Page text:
Jean-Baptiste Pichancourt's research while affiliated with University of Lorraine and other places

Publications (33)

Article
Key message We present a methodological framework that both scientists and supply chain actors can mobilise to organise information at different scales of observation, and further make informed decisions regarding the supply and extraction of bio-molecules from forest biomass. We demonstrate its usefulness for extracting bio-molecules contained in...
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The search for generalizations in the face of complex species–environment interactions is particularly important for minimizing the cost of managing populations of species. We tested whether we could generalize, at various nested scales, the species‐level demography of the widely invasive plant species Parkinsonia aculeata (Fabaceae) and whether th...
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Forest ecosystems are typical examples of socio-ecological systems. However, in terms of modeling, the social aspect has been given far less attention than the ecological aspect. In this study, we modeled the impact of economic and social factors on the occurrence of harvesting. This harvest model was then integrated into an individual-based model...
Data
Supplementary Material related to Pichancourt et al. 2018. A carbon accounting tool for complex and uncertain greenhouse gas emission life cycles. Environmental Modelling & Software 107: 158-174.
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Software applications for life cycle assessment of greenhouse gas (GHG) emissions have become popular over the last decade. Their objective is to provide insight into how GHG emissions could be reduced in the sectors defined by the UNFCCC. However, boundaries between these sectors are not closed and current tools are not designed to represent this...
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Determining the best management actions is challenging when critical information is missing. However, urgency and limited resources require that decisions must be made despite this uncertainty. The best practice method for managing uncertain systems is adaptive management, or learning by doing. Adaptive management problems can be solved optimally u...
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Changed fire regimes have led to declines of fire-regime- adapted species and loss of biodiversity globally. Fire affects population processes of growth, reproduction, and dispersal in different ways, but there is little guidance about the best fire regime(s) to maintain species population processes in fire-prone ecosystems. We use a process-based...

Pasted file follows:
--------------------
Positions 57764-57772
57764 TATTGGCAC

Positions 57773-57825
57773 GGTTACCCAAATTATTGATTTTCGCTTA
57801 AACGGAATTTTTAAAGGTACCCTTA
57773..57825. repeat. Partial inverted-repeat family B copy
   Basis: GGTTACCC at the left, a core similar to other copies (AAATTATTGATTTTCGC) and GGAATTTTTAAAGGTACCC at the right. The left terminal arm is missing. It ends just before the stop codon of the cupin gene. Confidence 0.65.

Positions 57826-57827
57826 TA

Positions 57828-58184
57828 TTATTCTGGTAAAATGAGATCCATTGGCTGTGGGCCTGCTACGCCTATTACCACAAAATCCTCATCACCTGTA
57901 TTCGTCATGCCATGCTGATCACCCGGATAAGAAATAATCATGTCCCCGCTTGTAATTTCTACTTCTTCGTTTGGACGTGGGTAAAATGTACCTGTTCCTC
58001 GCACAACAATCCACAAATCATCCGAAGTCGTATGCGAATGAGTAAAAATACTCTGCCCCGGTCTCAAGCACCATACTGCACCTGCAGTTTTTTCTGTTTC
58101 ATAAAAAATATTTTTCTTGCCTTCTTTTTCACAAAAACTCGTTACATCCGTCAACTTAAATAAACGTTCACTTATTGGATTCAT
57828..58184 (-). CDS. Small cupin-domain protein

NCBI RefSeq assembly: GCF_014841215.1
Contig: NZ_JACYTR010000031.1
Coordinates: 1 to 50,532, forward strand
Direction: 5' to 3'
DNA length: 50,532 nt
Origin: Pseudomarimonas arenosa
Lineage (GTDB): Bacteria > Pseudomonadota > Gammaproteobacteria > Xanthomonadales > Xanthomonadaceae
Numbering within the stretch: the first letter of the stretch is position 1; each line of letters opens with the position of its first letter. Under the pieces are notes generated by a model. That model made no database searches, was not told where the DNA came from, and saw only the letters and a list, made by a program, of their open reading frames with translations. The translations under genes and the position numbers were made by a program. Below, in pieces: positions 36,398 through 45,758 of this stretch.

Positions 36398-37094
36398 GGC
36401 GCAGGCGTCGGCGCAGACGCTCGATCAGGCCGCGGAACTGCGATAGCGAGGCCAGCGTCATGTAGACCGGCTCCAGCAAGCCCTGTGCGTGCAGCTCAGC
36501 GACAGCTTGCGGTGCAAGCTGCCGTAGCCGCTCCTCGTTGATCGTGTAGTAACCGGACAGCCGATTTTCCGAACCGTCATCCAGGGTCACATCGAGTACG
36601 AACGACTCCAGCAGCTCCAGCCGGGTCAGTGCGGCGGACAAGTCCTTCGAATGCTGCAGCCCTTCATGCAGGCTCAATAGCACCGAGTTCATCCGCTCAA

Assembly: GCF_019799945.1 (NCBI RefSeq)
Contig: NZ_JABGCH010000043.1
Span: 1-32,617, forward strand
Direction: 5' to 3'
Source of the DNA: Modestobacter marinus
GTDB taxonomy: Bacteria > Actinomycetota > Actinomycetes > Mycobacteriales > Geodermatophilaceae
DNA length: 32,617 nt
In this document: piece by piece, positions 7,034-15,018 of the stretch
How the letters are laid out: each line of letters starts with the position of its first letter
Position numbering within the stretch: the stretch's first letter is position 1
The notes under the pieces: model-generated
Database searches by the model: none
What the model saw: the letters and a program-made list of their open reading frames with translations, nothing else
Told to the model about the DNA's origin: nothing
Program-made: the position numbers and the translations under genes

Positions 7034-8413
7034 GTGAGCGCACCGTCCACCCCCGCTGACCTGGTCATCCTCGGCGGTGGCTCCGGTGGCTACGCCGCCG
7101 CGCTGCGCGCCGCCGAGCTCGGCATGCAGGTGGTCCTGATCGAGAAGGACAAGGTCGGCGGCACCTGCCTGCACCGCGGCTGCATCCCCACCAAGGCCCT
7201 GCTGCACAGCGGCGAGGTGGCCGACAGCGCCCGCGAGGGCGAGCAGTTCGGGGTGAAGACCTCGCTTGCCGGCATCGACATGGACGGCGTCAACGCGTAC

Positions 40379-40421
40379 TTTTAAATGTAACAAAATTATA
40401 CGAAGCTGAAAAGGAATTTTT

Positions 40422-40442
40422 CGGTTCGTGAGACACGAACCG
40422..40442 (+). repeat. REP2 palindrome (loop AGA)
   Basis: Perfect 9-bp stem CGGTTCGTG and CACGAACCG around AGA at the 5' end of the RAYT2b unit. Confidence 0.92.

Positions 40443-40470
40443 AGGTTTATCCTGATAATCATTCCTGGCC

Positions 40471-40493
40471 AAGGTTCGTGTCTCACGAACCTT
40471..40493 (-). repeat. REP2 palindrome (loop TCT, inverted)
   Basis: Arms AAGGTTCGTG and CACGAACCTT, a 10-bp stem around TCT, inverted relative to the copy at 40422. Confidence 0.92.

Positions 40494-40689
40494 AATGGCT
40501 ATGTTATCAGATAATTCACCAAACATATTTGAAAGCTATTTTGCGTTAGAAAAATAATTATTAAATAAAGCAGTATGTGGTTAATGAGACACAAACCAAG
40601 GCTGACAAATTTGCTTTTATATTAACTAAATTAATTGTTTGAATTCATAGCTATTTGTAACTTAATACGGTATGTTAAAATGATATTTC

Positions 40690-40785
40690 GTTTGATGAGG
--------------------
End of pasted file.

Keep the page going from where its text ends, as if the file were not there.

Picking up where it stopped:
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Climate change is a major threat to global biodiversity and its impacts can act synergistically to heighten the severity of other threats. Most research on projecting species range shifts under climate change has not been translated to informing priority management strategies on the ground. We develop a prioritization framework to assess strategies...
Article
Long-lived plant species are highly valued environmentally, economically, and socially, but can also cause substantial harm as invaders. Realistic demographic predictions can guide management decisions, and are particularly valuable for long-lived species where population response times can be long. Long-lived species are also challenging, given po...
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Das Wetter ist ein allgemeiner stochastischer Einflussfaktor für die Lebensgeschichte von Unkräutern. Im Gegensatz dazu ist anthropogene Störung (z.B. Landnutzung) ein wichtiger determinierender Einfluss auf die Demographie von Unkräutern. Das Ziel unserer Studie war es, die relativen Beiträge von Landnutzung und Wetter zur Demographie von Lantana...
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Threats to migratory animals can occur at multiple periods of the annual cycle that are separated by thousands of kilometers and span international borders. Populations of the iconic monarch butterfly (Danaus plexippus) of eastern North America have declined over the last 21 years. Three hypotheses have been posed to explain the decline: habitat lo...
Conference Paper
Background/Question/Methods Conserving migratory animals requires understanding population dynamics that link how individuals move, survive and reproduce throughout the annual cycle. Monarch butterflies (Danaus plexippus) in eastern North America are famous for their long-distance migration and unique life-history but they face multiple threats a...
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Regrowing forests on cleared land is a key strategy to achieve both biodiversity conservation and climate change mitigation globally. Maximizing these co-benefits, however, remains theoretically and technically challenging because of the complex relationship between carbon sequestration and biodiversity in forests, the strong influence of climate v...